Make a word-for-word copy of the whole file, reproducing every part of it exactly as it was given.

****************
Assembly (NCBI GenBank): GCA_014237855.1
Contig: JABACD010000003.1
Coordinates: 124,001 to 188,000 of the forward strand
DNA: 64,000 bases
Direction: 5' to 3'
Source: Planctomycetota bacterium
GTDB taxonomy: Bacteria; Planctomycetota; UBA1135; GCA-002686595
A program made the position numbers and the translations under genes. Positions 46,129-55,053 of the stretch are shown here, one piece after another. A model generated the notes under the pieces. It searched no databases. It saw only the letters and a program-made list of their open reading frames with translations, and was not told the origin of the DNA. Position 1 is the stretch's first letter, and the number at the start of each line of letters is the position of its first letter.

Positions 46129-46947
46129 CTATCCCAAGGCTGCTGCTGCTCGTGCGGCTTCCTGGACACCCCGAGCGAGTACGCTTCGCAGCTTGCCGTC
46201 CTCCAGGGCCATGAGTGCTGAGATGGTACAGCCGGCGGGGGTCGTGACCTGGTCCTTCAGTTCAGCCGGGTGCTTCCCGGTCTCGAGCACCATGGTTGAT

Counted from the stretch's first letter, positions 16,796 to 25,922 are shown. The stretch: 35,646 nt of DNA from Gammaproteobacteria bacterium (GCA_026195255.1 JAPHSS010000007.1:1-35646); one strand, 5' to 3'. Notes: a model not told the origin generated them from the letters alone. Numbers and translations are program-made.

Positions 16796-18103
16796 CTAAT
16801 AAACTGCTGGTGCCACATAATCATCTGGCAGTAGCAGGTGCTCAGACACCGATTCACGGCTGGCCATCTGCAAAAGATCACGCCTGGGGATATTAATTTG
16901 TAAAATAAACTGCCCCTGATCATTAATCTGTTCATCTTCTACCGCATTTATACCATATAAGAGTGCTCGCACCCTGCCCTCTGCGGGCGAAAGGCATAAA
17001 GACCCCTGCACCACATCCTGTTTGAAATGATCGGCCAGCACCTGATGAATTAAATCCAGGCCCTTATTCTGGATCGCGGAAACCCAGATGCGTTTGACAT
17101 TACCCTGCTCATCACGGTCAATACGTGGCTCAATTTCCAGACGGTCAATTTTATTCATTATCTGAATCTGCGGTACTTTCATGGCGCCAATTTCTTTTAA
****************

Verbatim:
Assembly (NCBI GenBank): GCA_014237855.1
Contig: JABACD010000003.1
Coordinates: 124,001 to 188,000 of the forward strand
DNA: 64,000 bases
Direction: 5' to 3'
Source: Planctomycetota bacterium
GTDB taxonomy: Bacteria; Planctomycetota; UBA1135; GCA-002686595
A program made the position numbers and the translations under genes. Positions 46,129-55,053 of the stretch are shown here, one piece after another. A model generated the notes under the pieces. It searched no databases. It saw only the letters and a program-made list of their open reading frames with translations, and was not told the origin of the DNA. Position 1 is the stretch's first letter, and the number at the start of each line of letters is the position of its first letter.

Positions 46129-46947
46129 CTATCCCAAGGCTGCTGCTGCTCGTGCGGCTTCCTGGACACCCCGAGCGAGTACGCTTCGCAGCTTGCCGTC
46201 CTCCAGGGCCATGAGTGCTGAGATGGTACAGCCGGCGGGGGTCGTGACCTGGTCCTTCAGTTCAGCCGGGTGCTTCCCGGTCTCGAGCACCATGGTTGAT

Counted from the stretch's first letter, positions 16,796 to 25,922 are shown. The stretch: 35,646 nt of DNA from Gammaproteobacteria bacterium (GCA_026195255.1 JAPHSS010000007.1:1-35646); one strand, 5' to 3'. Notes: a model not told the origin generated them from the letters alone. Numbers and translations are program-made.

Positions 16796-18103
16796 CTAAT
16801 AAACTGCTGGTGCCACATAATCATCTGGCAGTAGCAGGTGCTCAGACACCGATTCACGGCTGGCCATCTGCAAAAGATCACGCCTGGGGATATTAATTTG
16901 TAAAATAAACTGCCCCTGATCATTAATCTGTTCATCTTCTACCGCATTTATACCATATAAGAGTGCTCGCACCCTGCCCTCTGCGGGCGAAAGGCATAAA
17001 GACCCCTGCACCACATCCTGTTTGAAATGATCGGCCAGCACCTGATGAATTAAATCCAGGCCCTTATTCTGGATCGCGGAAACCCAGATGCGTTTGACAT
17101 TACCCTGCTCATCACGGTCAATACGTGGCTCAATTTCCAGACGGTCAATTTTATTCATTATCTGAATCTGCGGTACTTTCATGGCGCCAATTTCTTTTAA